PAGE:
Later we caught up with one of such groups, when they were portaging around a bridge. Whereas the first time I was there, I could just paddle under it, the water levels were so high this time, it was not possible to do it anymore.


What made portaging somewhat difficult for us in particular, was the fact that all riverbanks were fenced with barbed wire. One time I did not take into account how long my packraft was, and I almost damaged it when it got brushed against the fence. Luckily – no holes. Didier was not so lucky and his packraft got a small pinhole puncture somewhere, which we discovered during our lunch break.


Talking about fences and boarders, the area the Dinkel flows through is directly on the Dutch/German border, which we could sometimes see either as a small stone marker in the middle of a field, or a sign on a motorway. Even now, I still find it fascinating that the idea of a national border can be so ‘transparent.’

The last part before the take-out we paddled through a very beautiful area, which is called the Lutterzand. A nature reserve, this area is characterized by high sand cliffs (up to 8 meters) with a pine forest on top. The sand is believed to originate from the last two ice ages, while the erosion process is still continuing. The first time I came there, the area was rather empty, and I could enjoy its beauty in peace and quiet. This time, however, you could see people everywhere, picnicking, playing with their dogs and just enjoying the warmth of the spring sun.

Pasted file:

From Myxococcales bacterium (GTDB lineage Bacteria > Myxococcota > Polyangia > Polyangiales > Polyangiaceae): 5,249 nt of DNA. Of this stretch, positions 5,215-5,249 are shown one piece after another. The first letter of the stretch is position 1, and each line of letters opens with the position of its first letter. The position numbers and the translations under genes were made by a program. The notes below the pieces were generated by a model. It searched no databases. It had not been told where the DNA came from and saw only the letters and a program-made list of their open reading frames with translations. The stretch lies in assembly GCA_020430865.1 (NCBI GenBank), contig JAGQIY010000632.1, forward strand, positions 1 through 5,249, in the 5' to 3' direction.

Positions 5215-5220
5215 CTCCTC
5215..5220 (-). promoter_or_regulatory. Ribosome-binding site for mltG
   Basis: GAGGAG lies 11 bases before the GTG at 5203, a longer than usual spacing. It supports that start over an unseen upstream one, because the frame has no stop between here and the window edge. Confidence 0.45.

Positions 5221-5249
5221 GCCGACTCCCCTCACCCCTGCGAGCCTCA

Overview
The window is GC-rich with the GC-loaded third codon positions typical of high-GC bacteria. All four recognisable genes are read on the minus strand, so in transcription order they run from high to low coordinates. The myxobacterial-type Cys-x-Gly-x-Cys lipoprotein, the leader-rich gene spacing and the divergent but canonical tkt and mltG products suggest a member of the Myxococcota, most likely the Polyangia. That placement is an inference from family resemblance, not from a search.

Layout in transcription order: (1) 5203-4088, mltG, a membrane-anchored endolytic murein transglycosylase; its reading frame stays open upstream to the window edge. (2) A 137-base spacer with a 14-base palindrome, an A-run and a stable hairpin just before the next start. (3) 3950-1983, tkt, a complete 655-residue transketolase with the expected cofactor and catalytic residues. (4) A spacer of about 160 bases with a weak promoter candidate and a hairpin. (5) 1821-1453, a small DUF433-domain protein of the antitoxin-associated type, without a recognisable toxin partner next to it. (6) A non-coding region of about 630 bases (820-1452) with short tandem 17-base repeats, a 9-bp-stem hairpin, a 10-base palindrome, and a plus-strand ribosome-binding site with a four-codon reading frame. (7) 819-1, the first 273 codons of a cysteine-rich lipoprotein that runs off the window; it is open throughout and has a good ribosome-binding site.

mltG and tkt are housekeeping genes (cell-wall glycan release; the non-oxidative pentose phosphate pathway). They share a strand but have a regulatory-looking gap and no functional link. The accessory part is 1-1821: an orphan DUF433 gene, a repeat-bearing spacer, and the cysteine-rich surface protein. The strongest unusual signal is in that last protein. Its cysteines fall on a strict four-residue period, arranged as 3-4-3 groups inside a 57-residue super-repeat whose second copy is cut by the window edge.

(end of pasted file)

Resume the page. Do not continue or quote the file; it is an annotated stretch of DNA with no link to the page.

Having paddled for over 15 kilometers, we arrived at the finish before 17:00 with time to spare. It was a very beautiful and relaxed trip with a great company (Senn was the best – he was really enjoying the time on the packraft with his father).


We were also lucky with the weather, as it was a very warm and windless day. After quickly packing our boats, Remi, Senn and I said goodbye to Didier and promised that we should meet again sometime soon. “Maybe to paddle among the tulips,” suggested I. Maybe we will.But for now we need to wait as the sun has gone, the temperature has dropped and the weather is back to what it should normally be this time of year.